FROM JOURNAL OF CLINICAL ONCOLOGY

Adding an investigational hypoxia-activated cytotoxic agent, TH-302, to standard gemcitabine chemotherapy significantly improved progression-free survival and the tumor response rate in a phase II clinical trial of adults with advanced or metastatic pancreatic cancer, according to a report published online Dec. 15 in the Journal of Clinical Oncology.

The encouraging results of this industry-sponsored open-label trial (NCT01144455) spurred the initiation of an international phase III study of TH-302 (NCT01746979), which “has the potential to provide an alternative regimen to the current standard-of-care regimens,” as well as a phase I/II study combining TH-302 with gemcitabine plus nab-paclitaxel (NCT02047500) for pancreatic cancer, said Dr. Mitesh J. Borad of the Mayo Clinic, Scottsdale, Ariz., and his associates.

In this trial, 214 patients who hadn’t received any systemic therapy for pancreatic cancer were enrolled during a 1-year period and treated at 45 U.S. medical centers. The study participants were randomly assigned to receive gemcitabine alone, which was the standard of care at the time (69 patients); a lower dose of TH-302 (240 mg/m2) plus gemcitabine (71 patients); or a higher dose of TH-302 (340 mg/m2) plus gemcitabine (74 patients). Any patients in the gemcitabine-only group whose disease progressed were allowed to cross over and be randomly assigned to one of the other study groups, and 26 patients did so.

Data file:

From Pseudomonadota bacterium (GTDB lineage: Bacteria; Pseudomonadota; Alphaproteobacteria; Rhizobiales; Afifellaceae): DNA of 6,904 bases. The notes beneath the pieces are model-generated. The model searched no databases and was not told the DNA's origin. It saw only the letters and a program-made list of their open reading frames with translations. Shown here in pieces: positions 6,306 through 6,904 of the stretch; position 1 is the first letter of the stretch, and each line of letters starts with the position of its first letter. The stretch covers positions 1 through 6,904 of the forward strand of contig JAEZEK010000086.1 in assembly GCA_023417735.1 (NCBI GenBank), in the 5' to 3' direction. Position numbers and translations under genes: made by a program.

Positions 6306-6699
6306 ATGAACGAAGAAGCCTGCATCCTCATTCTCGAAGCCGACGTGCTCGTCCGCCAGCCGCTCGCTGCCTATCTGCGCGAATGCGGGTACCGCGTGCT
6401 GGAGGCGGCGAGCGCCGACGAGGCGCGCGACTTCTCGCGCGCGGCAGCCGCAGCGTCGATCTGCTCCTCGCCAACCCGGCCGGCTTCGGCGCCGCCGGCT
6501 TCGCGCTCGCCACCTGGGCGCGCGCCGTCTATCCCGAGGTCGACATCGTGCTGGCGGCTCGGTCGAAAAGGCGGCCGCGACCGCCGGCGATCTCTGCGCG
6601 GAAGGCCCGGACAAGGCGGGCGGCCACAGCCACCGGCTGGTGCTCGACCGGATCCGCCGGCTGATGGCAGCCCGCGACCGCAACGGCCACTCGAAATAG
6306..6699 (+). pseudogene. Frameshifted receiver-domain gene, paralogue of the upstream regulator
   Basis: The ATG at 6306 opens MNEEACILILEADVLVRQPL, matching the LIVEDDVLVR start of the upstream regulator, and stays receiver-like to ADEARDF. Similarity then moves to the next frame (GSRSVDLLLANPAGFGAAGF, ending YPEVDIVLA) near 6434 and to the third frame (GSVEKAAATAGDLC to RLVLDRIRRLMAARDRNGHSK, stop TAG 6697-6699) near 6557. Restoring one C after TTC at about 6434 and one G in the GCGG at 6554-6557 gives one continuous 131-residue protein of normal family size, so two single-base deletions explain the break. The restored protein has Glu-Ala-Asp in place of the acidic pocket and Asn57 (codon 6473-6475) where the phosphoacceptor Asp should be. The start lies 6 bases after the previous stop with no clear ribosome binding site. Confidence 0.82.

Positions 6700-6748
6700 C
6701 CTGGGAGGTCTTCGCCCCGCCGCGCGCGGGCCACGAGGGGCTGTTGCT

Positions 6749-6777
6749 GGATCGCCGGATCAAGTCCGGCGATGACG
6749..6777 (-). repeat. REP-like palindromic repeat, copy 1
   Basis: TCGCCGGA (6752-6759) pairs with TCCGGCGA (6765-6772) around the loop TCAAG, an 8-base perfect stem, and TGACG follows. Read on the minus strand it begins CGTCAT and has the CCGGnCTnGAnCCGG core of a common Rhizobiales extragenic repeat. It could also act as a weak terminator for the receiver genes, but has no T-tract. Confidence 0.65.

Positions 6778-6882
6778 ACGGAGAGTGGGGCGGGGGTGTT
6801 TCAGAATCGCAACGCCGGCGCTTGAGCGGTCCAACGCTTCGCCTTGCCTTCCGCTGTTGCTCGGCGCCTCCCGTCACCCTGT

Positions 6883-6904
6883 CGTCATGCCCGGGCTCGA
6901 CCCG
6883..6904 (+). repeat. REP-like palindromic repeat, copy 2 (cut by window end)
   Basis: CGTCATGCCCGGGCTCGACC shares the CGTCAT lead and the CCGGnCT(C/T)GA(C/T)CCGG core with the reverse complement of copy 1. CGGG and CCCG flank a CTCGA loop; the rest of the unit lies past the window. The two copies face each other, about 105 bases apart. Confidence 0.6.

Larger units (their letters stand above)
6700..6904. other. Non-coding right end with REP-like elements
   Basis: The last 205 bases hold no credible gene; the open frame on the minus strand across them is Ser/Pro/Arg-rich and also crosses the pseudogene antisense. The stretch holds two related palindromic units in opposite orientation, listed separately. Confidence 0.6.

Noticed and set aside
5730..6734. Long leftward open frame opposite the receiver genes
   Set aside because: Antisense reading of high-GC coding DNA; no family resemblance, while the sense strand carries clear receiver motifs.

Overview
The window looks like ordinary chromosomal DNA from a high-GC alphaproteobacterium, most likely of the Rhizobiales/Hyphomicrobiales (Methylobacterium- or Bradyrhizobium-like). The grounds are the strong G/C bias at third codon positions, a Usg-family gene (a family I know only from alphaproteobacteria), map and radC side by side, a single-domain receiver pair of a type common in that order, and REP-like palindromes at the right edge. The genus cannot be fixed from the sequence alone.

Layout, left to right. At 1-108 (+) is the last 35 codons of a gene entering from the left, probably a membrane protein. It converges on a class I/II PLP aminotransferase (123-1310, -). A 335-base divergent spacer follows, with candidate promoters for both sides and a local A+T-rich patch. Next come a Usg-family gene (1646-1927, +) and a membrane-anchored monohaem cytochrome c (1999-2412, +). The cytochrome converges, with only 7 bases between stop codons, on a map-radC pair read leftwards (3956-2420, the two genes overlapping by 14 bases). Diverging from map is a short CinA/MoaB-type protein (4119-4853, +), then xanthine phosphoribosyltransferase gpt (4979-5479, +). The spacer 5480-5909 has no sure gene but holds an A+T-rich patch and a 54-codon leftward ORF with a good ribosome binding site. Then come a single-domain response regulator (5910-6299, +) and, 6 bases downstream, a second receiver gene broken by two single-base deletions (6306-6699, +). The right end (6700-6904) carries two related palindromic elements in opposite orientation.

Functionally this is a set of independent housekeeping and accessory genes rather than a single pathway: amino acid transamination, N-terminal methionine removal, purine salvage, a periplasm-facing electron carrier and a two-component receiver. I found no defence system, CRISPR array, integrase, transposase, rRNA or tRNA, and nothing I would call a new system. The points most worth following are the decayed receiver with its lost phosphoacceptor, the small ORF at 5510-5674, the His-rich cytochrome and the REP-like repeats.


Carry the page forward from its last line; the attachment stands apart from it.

The primary efficacy endpoint, progression-free survival, was significantly prolonged with the addition of TH-302 (median, 5.6 months), compared with gemcitabine alone (median, 3.6 months). The rate of complete or partial tumor response also was significantly higher with the addition of lower-dose TH-302 (17%) or higher-dose TH-302 (26%) than with gemcitabine alone (12%).

The median overall survival was longer with lower-dose TH-302 (8.7 months) or higher-dose TH-302 (9.2 months) than with gemcitabine alone (6.9 months), but this difference did not attain statistical significance. However, the study wasn’t sufficiently powered to compare overall survival, which would have required a larger sample size. And permitting crossover from the control to the TH-302 groups also disallowed valid comparisons in overall survival, Dr. Borad and his associates said (J. Clin. Oncol. 2014 Dec. 15 [doi:10.1200/JCO.2014.55.7504]).

As expected, skin toxicity, mucosal toxicity, and enhanced myelosuppression were the most frequent adverse events related to TH-302. However, these effects were “manageable,” given that the rate of treatment discontinuation was no higher among patients who received the drug than among those who did not, the investigators added.

tor@frontlinemedcom.com

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